Thursday, February 19, 2009

Basketball Photography

18-200 mm lens set to 18 mm, 1/80 sec at f/3.5, ISO 250

It's basketball season so I've spent the last couple of months attending my son's basketball games and trying to figure out how those amazing Sports Illustrated photogs ply their craft. Taking photos of fast-moving action in poorly lit gyms is a definite challenge and does require some specialized equipment. Here's how I did it on a shoestring budget. First of all, I'm a huge fan of David Hobby and his Strobist site. His site is my number one source of information for "off camera" lighting. Over the past year I've purchased two used Nikon speedlights (SB-24 & SB-28) from eBay and a Cactus V2 wireless transmitter and two receivers. I also use lots of gaffers tape and bongo ties. The biggest challenge that I've found is getting enough light on the subject so that I can use a reasonably low ISO with a fast enough shutter speed to stop the action.

The setup:
I like to use my 50 mm f/1.4 lens as it allows me to get close to the action while still using a large enough aperture to blur the background. I've also experimented with my 18-200 mm VR lens, but with less success. In order to provide adequate light I attached the radio trigger receivers to each flash and then used bongo ties to attach one speedlight to the railing of the bleachers, pointing towards the top of the key. The second flash was set up on the opposite side of the
gym in a similar position, but without a railing to fasten it to, I had to use gaffer's tape to fasten it to the wall. Not ideal but it worked. I did get some pretty funny looks from some of the parents in the crowd. Using this setup, and the radio transmitter attached to the camera I was able to get both flashes to fire simultaneously and stop the action on the floor. Even though I had the lighting pretty much sorted out didn't mean it was easy to get great shots. To get really great action shots you need to take lots of photos and spend lots of time practicing in order to get to the point where you can anticipate the action. My respect for the SI guys is huge.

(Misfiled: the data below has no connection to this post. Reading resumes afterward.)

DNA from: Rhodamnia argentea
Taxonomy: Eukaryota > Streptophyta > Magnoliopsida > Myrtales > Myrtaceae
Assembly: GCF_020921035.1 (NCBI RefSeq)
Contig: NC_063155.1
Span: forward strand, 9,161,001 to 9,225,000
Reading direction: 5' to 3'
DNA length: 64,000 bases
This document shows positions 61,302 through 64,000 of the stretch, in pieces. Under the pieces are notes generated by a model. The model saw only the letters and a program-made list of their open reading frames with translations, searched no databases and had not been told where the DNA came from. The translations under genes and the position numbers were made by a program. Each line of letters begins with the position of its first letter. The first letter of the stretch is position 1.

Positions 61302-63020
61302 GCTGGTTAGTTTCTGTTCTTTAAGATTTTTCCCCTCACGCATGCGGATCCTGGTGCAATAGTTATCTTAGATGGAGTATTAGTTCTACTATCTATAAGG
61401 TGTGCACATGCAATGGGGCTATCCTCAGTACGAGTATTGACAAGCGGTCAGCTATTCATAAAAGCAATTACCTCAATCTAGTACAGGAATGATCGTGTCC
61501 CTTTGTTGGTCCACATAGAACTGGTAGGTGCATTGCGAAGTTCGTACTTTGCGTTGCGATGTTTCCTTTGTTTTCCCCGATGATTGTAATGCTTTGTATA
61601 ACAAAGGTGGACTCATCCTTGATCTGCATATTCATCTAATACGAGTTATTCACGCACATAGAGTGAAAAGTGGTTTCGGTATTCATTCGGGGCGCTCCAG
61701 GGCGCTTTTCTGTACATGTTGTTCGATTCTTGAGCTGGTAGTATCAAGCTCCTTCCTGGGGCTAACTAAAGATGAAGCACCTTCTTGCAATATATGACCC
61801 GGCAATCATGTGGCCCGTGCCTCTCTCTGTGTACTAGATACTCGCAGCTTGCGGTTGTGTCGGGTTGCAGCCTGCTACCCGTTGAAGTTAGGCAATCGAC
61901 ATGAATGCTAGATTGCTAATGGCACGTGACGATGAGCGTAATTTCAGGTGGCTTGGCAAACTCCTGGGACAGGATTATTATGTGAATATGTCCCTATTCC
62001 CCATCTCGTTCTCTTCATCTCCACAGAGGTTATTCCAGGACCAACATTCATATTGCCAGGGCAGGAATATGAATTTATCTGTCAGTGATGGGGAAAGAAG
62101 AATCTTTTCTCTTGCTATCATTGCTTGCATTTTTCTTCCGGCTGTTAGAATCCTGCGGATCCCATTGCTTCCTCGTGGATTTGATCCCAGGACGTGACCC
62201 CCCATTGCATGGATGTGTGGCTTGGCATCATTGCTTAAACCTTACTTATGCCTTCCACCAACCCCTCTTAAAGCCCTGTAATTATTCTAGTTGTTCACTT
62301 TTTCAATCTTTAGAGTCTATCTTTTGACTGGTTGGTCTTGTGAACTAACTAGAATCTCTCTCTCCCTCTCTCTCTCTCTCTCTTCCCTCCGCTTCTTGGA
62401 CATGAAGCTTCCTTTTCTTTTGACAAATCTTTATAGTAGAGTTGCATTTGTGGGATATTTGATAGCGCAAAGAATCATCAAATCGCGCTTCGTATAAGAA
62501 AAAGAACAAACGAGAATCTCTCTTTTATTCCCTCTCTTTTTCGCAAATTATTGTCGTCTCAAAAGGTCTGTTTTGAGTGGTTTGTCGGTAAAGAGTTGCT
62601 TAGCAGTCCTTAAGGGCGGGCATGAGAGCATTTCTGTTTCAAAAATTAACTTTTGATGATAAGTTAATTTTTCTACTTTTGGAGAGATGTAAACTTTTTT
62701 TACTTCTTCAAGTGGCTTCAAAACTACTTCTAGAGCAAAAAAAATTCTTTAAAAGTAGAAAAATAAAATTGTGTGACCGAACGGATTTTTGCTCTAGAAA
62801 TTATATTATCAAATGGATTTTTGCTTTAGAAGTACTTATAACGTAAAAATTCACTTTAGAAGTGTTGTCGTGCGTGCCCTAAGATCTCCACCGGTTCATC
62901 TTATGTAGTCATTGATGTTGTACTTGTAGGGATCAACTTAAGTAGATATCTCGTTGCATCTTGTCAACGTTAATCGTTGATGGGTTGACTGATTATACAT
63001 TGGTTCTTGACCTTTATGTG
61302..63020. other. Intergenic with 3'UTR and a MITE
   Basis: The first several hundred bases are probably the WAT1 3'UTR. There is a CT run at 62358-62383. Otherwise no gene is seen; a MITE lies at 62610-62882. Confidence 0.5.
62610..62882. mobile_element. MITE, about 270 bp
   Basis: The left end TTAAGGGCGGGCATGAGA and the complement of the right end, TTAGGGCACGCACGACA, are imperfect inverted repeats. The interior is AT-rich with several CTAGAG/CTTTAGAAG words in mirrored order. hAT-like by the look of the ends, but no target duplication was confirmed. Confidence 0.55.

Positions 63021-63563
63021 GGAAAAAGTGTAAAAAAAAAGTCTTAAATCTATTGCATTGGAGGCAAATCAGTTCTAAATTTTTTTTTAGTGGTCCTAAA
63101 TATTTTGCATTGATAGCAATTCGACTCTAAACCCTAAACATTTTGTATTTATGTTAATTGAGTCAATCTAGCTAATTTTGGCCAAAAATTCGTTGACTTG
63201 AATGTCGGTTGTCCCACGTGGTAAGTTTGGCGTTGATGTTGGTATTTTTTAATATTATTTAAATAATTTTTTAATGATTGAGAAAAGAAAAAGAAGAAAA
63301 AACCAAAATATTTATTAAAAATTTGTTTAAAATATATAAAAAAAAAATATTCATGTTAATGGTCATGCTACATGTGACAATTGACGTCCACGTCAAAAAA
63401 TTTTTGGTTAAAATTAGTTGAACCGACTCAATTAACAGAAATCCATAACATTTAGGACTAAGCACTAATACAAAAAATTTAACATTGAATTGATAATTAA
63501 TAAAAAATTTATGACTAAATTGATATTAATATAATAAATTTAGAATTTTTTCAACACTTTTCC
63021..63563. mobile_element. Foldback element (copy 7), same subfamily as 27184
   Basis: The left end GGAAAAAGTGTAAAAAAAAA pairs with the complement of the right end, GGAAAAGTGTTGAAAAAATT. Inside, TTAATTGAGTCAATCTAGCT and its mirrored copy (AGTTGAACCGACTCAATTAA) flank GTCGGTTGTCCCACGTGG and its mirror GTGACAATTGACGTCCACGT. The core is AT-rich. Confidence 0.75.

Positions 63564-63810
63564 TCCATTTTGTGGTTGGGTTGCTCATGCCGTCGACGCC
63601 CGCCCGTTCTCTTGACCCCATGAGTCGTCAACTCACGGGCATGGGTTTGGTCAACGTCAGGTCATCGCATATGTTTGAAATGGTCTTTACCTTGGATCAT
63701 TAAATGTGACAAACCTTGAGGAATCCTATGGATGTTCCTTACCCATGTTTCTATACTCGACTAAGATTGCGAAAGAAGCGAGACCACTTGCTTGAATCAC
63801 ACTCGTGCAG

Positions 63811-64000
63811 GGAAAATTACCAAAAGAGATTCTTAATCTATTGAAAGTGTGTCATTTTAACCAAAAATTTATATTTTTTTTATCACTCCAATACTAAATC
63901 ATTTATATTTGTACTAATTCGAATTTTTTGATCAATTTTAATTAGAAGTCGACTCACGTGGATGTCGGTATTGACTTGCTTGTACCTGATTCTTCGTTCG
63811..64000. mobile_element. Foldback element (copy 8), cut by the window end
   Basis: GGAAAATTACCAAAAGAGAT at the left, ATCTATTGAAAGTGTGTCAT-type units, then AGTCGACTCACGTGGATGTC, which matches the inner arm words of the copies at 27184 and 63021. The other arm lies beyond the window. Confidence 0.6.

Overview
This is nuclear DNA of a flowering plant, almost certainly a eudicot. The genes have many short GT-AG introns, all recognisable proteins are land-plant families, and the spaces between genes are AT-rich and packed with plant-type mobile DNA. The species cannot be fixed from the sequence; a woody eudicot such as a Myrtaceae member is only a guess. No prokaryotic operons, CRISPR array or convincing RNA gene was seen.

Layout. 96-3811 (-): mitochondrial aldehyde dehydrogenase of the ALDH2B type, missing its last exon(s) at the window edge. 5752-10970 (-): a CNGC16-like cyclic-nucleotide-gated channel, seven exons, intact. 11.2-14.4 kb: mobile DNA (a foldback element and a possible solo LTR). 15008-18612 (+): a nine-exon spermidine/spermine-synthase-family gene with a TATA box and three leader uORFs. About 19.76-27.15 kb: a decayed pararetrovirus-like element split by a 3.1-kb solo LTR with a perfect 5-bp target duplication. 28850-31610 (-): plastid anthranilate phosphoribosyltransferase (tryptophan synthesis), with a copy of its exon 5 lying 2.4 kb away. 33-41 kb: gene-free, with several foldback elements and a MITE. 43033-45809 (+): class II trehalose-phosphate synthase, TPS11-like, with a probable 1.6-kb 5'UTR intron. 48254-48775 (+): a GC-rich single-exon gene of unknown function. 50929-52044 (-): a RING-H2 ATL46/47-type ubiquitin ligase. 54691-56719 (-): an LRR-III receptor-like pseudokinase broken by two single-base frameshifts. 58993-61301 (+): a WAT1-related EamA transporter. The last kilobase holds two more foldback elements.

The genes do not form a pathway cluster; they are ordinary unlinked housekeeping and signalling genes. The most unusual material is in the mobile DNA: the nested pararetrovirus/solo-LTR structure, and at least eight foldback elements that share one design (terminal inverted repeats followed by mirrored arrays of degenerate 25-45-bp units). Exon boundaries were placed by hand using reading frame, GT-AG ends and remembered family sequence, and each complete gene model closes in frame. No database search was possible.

Wednesday, February 11, 2009

Fast 50

My favorite lens, and one that every photographer should have in their arsenal, is a "fast 50." When I bought my digital SLR camera I said no to the temptation of an inexpensive "kit" lens and instead put the money into a 50 mm f/1.4, which cost about $400. Even if you can't afford the f/1.4, you can get a 50 mm f/1.8, which will work just fine, for $140.

Two reasons why you need a "fast 50." First, we all find ourselves in low light situations where a zoom lens, like my 18-200 mm VR f/3.5-5.6, just won't cut it. This past summer when we were in Ireland, we attended the Willie Clancy Traditional Music Festival.
During the day students attend clinics and in the evening all of the pubs fill with musicians and spectators for "sessions." In the dimly lit pubs, by cranking my ISO up to 800 and my aperture on my 50 mm lens opened up to f/ 1.4 to 2.0, I was able to capture some decent images. These photos wouldn't ever be accepted on iStock, but I'm very glad I have these images captured.

The second reason that the "fast 50" is a must have lens, is because it gives the photographer the ability to use a very shallow depth of field and throw the background into a soft creamy blur. This technique really makes the subject seperate and stand out from the background. If you don't have a "fast 50", this is the next piece of gear to add to your kit.

Monday, February 9, 2009

My Workflow

Young couple enjoying the view of Athens from the Acropolis

Back in the days of 35 mm film, my workflow consisted of clicking the shutter 36 times, removing the roll of film, sending it off to the lab for processing, and upon return, sorting the "keepers" from the "rejects." The rejects went into the garbage and the keepers were numbered and filed in a slide box. I always had intentions of entering each slide into a database, but the task was too daunting so it never happened.
My digital photography is a bit more involved. After clicking the shutter, here's what I do: